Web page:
Motive released its first Monthly Economic Report of 2024. December brought a strong finish to retail warehouse visits and diesel prices continued to decline, but the trucking market’s overall contraction persisted.
After three years of impacts from the pandemic and major external forces disrupting the freight market, 2024 may be the first-time carriers will get a sense of what the new normal will look like. Retailers are re-stocking inventories again, potential interest rate cuts could mean better access to capital, and consumer demand could be less volatile if inflation keeps cooling. While we will likely continue to see overall contraction of the freight market, we expect that 2024 will be less volatile, creating more predictability in freight and inventory planning.
- The December holiday shopping season saw the year’s highest levels of trucking visits to warehouses for the top 50 retailers in the U.S., as measured by Motive’s Big Box Retail Index. The index reached its peak at 96 during the first week of December and sustained a level less than 2% below that of 2022. Durable goods such as appliances, electronics, furniture, and other “hard goods” followed a similar pattern in peaking at 93.2, reflecting a 4.6% decrease compared to 2022.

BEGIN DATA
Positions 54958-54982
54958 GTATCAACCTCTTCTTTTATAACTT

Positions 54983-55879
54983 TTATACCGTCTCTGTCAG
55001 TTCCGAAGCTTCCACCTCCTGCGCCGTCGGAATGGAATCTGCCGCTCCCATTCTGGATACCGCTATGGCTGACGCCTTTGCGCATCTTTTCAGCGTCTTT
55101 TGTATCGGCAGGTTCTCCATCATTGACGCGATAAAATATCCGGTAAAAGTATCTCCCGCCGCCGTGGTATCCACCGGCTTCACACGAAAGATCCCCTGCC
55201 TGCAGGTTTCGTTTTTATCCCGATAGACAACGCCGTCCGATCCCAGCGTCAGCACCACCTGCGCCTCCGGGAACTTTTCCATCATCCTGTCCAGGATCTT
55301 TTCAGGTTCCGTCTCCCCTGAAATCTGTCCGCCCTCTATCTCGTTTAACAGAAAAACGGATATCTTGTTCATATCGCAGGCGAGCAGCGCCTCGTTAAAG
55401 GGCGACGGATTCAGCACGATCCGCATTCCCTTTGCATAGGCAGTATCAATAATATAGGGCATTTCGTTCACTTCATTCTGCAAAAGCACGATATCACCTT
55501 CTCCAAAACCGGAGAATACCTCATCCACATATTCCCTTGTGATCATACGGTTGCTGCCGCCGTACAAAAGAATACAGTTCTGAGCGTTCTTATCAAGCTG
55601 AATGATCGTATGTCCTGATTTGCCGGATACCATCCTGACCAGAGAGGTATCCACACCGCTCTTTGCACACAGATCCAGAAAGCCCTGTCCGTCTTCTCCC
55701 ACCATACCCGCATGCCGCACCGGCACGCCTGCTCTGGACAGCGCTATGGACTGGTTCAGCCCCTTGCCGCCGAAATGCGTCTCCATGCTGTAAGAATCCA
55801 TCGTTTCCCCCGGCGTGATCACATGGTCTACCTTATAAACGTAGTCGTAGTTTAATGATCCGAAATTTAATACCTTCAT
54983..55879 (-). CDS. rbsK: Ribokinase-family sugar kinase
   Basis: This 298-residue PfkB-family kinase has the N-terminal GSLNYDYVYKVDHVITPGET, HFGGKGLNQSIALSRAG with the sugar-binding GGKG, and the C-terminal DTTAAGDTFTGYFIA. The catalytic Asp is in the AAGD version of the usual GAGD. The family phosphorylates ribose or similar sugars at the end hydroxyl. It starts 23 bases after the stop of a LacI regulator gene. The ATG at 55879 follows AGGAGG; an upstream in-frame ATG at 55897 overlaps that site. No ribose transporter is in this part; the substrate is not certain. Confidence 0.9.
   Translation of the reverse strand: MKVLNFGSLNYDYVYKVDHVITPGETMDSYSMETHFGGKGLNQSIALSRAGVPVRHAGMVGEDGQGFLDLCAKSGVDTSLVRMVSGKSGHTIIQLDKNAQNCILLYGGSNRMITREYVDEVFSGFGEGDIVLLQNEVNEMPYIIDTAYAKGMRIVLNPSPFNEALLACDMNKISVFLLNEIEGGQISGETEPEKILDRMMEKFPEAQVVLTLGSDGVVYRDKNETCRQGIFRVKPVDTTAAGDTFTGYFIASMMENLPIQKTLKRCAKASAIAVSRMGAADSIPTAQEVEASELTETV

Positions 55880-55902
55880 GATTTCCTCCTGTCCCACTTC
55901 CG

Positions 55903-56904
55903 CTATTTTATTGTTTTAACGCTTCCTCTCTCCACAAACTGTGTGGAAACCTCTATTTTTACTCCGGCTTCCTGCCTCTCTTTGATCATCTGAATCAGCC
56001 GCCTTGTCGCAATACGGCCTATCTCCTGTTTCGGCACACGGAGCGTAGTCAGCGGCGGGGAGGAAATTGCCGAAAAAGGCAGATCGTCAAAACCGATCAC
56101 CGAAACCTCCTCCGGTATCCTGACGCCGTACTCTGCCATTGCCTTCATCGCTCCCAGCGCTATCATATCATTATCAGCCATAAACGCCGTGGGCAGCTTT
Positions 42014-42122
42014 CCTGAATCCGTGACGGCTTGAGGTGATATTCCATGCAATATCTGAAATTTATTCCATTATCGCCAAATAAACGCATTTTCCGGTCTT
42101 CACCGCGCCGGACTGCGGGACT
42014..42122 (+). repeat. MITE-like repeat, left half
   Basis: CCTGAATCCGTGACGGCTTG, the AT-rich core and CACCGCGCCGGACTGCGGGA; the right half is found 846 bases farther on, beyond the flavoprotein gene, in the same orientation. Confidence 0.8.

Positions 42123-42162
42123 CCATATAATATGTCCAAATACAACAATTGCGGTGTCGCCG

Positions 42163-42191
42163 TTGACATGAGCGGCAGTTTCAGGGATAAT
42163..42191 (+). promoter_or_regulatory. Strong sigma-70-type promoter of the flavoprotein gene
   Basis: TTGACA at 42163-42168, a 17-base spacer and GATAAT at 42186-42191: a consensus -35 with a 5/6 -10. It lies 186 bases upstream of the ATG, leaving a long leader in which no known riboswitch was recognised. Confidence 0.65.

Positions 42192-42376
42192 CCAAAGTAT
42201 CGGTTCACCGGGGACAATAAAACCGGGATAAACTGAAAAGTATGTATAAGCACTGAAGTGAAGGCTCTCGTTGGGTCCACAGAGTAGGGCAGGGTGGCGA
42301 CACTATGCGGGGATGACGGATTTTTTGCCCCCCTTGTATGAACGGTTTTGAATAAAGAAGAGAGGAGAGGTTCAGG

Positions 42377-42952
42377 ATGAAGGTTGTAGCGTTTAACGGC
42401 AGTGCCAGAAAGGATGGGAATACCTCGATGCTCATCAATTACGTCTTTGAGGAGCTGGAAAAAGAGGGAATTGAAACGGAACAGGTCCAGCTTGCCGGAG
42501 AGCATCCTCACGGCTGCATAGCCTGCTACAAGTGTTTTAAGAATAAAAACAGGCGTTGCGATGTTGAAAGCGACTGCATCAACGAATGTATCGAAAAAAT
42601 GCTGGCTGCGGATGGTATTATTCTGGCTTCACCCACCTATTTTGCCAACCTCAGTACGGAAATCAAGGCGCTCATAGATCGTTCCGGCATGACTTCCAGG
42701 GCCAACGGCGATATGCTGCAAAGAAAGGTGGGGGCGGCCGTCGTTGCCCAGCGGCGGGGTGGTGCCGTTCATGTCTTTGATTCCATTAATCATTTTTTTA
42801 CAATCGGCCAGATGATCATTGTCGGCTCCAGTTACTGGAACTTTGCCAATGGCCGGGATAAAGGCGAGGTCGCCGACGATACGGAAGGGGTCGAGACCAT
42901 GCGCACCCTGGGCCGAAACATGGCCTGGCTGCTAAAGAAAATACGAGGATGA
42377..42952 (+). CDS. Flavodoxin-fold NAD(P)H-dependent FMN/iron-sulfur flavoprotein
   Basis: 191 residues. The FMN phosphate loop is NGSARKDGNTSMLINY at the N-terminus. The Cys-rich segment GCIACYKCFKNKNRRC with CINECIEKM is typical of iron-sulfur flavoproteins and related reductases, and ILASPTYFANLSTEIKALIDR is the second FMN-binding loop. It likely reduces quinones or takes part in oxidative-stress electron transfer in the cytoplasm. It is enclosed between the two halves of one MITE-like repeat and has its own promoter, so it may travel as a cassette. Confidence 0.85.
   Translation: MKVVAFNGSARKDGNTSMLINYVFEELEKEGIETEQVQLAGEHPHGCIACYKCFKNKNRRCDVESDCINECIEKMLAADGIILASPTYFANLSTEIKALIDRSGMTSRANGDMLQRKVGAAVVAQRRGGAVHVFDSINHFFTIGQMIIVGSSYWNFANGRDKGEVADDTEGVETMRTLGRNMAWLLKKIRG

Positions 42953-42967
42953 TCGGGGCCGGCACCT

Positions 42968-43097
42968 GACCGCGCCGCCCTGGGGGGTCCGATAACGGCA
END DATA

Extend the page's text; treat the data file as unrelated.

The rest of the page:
- Various factors contribute to consumer demand, but the rebound in warehouse visits during Q4 suggests that retailers are experiencing increased stability and adjusting their inventories accordingly. While it’s unlikely 2024 will mirror the trends of 2023 exactly, retailers might be gaining confidence in maintaining higher inventory levels, a shift from the destocking emphasis observed throughout much of the previous year.
December saw the highest level of carrier exits in 2023, with an estimated 4,860 trucking companies exiting the market. This represents a 52% increase in closures, compared to the annual average of 3,203 seen throughout 2023.
- New carrier registrations also dropped for the fourth consecutive month, decreasing 4% month over month to 6,503. This latest decline marks an 18% year-over-year drop and a 43% decrease compared to December 2021 when consumer demand was at some of its highest levels. While some of this decline is due to seasonality (as we noted in our December report), the year-end figures unequivocally conclude a challenging time for the trucking industry. However, it is worth noting that pre-pandemic in 2019 there were roughly 16,500 new carrier registrations, while 2023 saw 20.6% more registrations (20,700).